Data

As a first step, HBM4EU will identify and collate existing human biomonitoring data that is held by our broad range of partners in 26 countries across Europe. We will review this data against current policy questions, to determine what questions might be addressed by currently available data.

Where we identify gaps in the available evidence, we will generate new human biomonitoring data through the implementation of targeted surveys and the analysis of biobanked samples.

Data Management

In order to ensure that our work with data respects all relevant ethics and legal requirements at both national and European level, we have developed a Data Management Plan and a Data Policy.

The Data Management Plan describes the data management life cycle for all datasets collected, processed and generated under the project. It describes:

  • How research data is handled during and after the project
  • What type of data will be collected, processed and used
  • What methodologies and standards will be applied
  • Whether and how the data will be made accessible
  • How the data are stored

The Data Policy describes the data management procedures to be followed by the consortium. These procedures ensure that data on human subjects are transferred and used in a secure setting, in compliance with ethico-legal requirements.

Requirements are set under:

  • Consent forms signed by survey participants
  • Ethics approvals at national level
  • Data protection laws at national level
  • The EU General Data Protection Regulation
  • The data transfer agreement signed by the data owner or provider

Data use requires the explicit consent of the data owner and/or data provider.

Multiplying the benefits of data

It is a principle aim of the project to increase the availability of human biomonitoring data to policy makers, stakeholders and the broader research community, in order to multiply the benefits that can be generated through its use.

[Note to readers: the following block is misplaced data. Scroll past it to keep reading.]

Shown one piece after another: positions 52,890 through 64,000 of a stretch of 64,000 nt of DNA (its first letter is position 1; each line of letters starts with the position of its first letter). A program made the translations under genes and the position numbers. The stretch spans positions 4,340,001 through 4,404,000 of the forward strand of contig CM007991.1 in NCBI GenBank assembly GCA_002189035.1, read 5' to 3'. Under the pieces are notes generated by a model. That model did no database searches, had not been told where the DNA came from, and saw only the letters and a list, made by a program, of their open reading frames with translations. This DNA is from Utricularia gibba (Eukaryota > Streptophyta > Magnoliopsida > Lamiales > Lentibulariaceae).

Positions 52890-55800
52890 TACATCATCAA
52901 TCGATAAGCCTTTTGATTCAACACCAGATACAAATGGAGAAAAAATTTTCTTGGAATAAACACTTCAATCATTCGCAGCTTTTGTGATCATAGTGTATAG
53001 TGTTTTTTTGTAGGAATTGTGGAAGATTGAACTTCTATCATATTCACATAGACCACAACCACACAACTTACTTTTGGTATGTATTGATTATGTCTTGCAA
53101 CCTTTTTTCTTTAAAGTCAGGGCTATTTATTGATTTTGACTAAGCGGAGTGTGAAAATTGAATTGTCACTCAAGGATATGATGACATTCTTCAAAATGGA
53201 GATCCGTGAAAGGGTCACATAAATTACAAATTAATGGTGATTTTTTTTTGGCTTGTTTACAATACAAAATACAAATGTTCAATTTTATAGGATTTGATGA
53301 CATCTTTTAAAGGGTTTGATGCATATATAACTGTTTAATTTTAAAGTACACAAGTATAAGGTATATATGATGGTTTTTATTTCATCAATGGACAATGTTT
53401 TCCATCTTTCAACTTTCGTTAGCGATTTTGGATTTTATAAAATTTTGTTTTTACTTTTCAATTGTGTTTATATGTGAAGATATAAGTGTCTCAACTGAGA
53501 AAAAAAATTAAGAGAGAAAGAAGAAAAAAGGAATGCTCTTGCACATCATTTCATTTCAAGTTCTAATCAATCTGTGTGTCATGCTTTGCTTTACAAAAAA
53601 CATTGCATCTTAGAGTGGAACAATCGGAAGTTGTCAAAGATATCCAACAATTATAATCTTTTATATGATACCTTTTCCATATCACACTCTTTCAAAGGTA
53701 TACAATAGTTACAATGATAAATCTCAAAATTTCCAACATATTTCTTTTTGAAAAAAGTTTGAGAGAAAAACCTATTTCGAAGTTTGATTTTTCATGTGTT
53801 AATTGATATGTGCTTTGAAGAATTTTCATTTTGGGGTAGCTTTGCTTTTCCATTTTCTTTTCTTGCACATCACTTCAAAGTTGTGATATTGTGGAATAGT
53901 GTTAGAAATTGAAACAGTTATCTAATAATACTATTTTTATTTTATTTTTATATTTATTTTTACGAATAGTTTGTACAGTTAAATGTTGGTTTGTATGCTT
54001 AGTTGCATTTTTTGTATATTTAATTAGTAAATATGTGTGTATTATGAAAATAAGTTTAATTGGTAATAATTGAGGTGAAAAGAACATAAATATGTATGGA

As such, all human biomonitoring data generated under the project will be made available to policy makers and all metadata will be accessible via IPCHEM – the Information Platform for Chemical Monitoring. Existing data used under HBM4EU will also be made available via IPCHEM to the extent possible while respecting all ethics and legal restrictions that might apply.

IPCHEM is the reference access point for discovering chemical monitoring data collections which are managed by and are available to European Commission bodies, Member States, international and national organisations and research communities.

The Platform aims to support a more coordinated approach for collecting, storing, accessing and assessing data related to the occurrence of chemicals and chemical mixtures, in relation to humans and the environment. This responds to the need identified in the European Commission’s 2012 Communication on the combination effects of chemicals.

IPCHEM is designed and implemented as a de-centralised system, providing remote access to existing information systems and data providers.